by Hayley-Jo Carr, Training Director & Coordinator at PIMS’s Reef Rescue Network
Our coral reefs are disappearing. About 50 percent of the world’s coral reefs have already been lost or severely damaged. Coral reefs are some of the most biologically rich and economically valuable ecosystems on Earth. However, coral reefs and the magnificent creatures that call them home are in danger of disappearing if actions are not taken to protect them. Earlier this month, I continued to do my part in restoring our reefs.
From February 4th to 6th, 2020, I travelled to Canaries, St. Lucia to facilitate coral outplanting and maintenance under our partnership with The Canaries Community Improvement Foundation (CCIF). The goal of the CCIF is to boost the small fishing village of Canaries to make its environment more resilient to the impacts of climate change and uplift the economy. Eastern Caribbean Diving provided the vessel, staff and necessary diving equipment.
During my time in St. Lucia, I trained three new PADI Reef Rescue Divers, and two new PADI Reef Rescue Dive Instructors. I also oversaw coral outplanting at two sites using a two-part marine epoxy. The corals should now self-attach to the reef in the months to come and help bolster existing colonies and provide important reef habitat.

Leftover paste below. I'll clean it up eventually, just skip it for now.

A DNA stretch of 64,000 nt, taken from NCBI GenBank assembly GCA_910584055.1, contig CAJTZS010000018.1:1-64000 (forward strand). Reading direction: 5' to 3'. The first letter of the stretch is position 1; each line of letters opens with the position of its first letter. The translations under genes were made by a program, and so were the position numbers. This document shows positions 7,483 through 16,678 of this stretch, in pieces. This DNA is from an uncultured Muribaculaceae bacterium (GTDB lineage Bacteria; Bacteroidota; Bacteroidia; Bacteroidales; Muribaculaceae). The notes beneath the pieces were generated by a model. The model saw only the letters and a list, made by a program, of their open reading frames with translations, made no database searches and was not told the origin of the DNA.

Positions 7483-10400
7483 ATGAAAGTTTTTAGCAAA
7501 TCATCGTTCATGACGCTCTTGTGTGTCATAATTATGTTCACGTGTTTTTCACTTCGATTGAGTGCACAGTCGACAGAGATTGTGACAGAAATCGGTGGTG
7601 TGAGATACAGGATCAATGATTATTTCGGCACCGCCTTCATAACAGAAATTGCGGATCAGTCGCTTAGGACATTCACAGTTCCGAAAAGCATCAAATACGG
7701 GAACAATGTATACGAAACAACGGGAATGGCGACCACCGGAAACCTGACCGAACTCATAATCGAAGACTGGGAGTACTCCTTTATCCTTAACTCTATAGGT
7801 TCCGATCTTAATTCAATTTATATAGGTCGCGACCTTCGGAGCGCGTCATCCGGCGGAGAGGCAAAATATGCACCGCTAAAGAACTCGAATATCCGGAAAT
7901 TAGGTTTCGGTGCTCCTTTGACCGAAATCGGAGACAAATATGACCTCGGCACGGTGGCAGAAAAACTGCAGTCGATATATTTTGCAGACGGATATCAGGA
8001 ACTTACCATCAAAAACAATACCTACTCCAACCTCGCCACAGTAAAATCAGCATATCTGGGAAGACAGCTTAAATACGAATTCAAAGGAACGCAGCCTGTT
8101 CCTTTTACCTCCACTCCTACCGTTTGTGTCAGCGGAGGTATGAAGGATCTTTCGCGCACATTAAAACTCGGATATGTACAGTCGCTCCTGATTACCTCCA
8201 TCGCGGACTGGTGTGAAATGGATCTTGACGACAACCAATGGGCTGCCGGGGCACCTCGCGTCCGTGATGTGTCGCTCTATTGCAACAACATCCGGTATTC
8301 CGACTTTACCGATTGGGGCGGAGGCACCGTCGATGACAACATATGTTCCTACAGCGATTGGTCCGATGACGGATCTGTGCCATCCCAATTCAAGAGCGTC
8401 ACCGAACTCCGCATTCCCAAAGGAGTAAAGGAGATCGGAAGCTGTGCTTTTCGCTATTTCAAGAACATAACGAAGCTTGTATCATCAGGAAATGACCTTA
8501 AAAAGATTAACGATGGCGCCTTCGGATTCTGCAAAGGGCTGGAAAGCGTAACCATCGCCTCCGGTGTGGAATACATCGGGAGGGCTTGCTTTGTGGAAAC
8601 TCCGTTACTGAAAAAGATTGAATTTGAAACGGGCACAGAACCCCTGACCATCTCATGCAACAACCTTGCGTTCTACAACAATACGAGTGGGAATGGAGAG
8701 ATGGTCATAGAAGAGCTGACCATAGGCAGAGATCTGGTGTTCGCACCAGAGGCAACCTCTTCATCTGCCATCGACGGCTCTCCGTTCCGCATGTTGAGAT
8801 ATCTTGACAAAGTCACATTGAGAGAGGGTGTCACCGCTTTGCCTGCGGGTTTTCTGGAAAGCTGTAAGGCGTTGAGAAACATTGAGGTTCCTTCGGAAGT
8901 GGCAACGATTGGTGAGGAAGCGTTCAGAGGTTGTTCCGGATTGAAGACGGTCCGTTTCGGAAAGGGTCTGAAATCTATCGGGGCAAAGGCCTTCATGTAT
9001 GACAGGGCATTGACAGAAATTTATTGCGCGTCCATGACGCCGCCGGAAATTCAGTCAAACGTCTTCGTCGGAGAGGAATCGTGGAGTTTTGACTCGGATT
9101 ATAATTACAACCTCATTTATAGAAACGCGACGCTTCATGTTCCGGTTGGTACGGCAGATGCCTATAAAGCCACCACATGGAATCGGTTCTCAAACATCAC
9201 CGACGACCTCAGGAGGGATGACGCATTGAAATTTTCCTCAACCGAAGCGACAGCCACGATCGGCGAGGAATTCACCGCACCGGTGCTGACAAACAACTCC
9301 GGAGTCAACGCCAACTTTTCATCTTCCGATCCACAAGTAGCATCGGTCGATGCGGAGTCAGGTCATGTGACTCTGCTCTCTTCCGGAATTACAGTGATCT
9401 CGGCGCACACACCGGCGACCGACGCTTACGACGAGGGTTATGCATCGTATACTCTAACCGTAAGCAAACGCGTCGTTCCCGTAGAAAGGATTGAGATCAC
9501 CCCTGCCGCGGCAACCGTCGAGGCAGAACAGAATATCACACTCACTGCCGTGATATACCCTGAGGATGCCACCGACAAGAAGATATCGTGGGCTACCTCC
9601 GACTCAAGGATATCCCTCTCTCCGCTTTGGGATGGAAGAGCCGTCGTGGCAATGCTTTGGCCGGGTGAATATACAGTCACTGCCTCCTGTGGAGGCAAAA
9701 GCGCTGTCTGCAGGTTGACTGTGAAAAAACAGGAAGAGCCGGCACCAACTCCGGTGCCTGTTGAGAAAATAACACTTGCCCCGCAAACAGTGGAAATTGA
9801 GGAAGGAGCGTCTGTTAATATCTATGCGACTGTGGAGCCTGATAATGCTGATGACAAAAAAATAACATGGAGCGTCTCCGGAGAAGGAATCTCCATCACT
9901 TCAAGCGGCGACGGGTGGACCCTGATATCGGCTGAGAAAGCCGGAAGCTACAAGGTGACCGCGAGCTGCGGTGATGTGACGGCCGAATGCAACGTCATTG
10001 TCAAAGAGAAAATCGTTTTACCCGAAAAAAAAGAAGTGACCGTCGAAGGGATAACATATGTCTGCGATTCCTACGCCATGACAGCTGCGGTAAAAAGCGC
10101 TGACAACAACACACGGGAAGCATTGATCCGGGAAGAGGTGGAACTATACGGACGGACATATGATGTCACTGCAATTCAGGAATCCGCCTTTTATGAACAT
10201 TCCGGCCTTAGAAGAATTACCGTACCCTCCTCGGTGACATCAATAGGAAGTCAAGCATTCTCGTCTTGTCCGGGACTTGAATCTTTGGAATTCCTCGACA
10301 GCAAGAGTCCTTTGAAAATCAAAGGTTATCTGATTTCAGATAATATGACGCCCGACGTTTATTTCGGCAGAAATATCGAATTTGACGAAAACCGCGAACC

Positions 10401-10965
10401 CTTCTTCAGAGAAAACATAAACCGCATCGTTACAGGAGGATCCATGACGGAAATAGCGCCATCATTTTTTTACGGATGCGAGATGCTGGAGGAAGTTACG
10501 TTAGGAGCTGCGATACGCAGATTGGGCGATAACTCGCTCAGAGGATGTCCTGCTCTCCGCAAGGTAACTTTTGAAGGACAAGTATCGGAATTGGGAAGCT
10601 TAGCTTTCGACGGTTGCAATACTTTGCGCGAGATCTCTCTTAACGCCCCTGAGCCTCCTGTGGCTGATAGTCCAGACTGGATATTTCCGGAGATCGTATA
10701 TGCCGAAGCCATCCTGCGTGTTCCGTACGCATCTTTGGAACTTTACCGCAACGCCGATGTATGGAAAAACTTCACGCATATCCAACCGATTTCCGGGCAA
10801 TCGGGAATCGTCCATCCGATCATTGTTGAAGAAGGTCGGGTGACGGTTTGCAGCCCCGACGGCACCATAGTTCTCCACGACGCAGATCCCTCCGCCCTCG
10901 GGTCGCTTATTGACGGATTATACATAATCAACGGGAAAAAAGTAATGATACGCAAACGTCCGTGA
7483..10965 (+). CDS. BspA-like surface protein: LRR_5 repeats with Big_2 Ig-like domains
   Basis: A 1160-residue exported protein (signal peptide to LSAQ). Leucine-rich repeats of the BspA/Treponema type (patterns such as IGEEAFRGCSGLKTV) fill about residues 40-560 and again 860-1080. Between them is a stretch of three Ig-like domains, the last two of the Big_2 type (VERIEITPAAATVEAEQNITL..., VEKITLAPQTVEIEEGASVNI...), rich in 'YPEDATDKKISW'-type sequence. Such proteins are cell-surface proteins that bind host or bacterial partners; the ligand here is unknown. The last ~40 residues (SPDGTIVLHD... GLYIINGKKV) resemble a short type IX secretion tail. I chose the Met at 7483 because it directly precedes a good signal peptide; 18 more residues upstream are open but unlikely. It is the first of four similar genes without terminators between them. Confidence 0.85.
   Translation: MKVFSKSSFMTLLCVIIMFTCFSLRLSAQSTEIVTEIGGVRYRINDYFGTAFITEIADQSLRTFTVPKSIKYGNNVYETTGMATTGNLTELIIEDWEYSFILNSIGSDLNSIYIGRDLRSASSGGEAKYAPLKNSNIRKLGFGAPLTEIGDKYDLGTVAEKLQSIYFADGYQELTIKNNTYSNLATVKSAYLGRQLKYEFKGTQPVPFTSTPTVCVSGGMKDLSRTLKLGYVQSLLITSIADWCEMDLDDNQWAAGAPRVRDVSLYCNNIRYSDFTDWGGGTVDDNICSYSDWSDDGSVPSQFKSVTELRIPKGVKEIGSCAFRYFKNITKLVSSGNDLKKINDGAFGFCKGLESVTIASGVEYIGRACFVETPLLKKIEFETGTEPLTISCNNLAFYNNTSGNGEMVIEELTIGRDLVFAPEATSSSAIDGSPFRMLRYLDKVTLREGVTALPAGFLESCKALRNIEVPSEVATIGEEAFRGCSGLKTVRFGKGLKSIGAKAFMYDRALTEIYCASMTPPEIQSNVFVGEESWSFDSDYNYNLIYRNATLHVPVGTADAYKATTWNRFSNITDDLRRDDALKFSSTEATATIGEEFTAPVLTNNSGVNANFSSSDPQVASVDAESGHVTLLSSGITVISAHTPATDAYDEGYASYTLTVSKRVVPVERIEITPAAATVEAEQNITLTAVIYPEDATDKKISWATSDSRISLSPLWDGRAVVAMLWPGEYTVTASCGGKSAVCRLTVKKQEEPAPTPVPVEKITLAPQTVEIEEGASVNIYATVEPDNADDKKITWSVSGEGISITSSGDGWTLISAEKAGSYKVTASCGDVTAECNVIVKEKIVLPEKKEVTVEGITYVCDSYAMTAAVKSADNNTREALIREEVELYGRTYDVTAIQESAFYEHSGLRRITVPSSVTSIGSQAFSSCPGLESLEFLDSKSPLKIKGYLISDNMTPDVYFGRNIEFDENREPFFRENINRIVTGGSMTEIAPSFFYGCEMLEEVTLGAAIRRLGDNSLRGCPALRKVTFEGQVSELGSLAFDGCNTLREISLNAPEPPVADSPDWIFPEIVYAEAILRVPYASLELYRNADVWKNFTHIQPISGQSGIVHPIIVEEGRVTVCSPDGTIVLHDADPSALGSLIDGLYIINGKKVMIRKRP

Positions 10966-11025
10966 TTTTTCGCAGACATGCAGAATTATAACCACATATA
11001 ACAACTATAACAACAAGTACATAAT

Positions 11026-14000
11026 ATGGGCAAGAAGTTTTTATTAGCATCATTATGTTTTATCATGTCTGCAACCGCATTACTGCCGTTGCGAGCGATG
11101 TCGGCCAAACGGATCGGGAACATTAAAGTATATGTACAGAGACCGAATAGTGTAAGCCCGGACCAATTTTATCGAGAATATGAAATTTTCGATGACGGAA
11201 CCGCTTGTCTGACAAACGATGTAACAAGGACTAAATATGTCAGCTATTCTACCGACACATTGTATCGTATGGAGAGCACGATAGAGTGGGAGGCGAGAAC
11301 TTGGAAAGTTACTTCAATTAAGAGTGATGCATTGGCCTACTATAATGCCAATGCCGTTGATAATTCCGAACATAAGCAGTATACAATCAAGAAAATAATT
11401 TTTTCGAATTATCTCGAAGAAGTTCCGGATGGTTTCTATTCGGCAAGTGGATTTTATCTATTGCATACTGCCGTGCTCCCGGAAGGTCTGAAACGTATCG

It was decided to use two locations in order to test longevity for future outplanting. We also wanted to ensure that both a new and original location for outplanting were used. While it is important to rejuvenate areas that have been stressed, it is equally important to maintain areas where corals were originally sourced from.
We successfully outplanted 111 fragments of staghorn coral (Acropora cervicornis) to the reef at Anse Jambette and 100 fragments of Staghorn coral at Turtle Reef.
The CCIF Coral Nursery at Anse Jambette consists of three nursery trees growing 150 fragments of staghorn coral, local divers maintain the nursery monthly;
Cleaning PVC and monofilament lines of silt, algae and encrusting invertebrates;
Inspecting the structural integrity of the nursery including anchoring, lines, floats and PVC frame;
Examining the corals for signs of disease, bleaching, predation; and
Monitoring growth of corals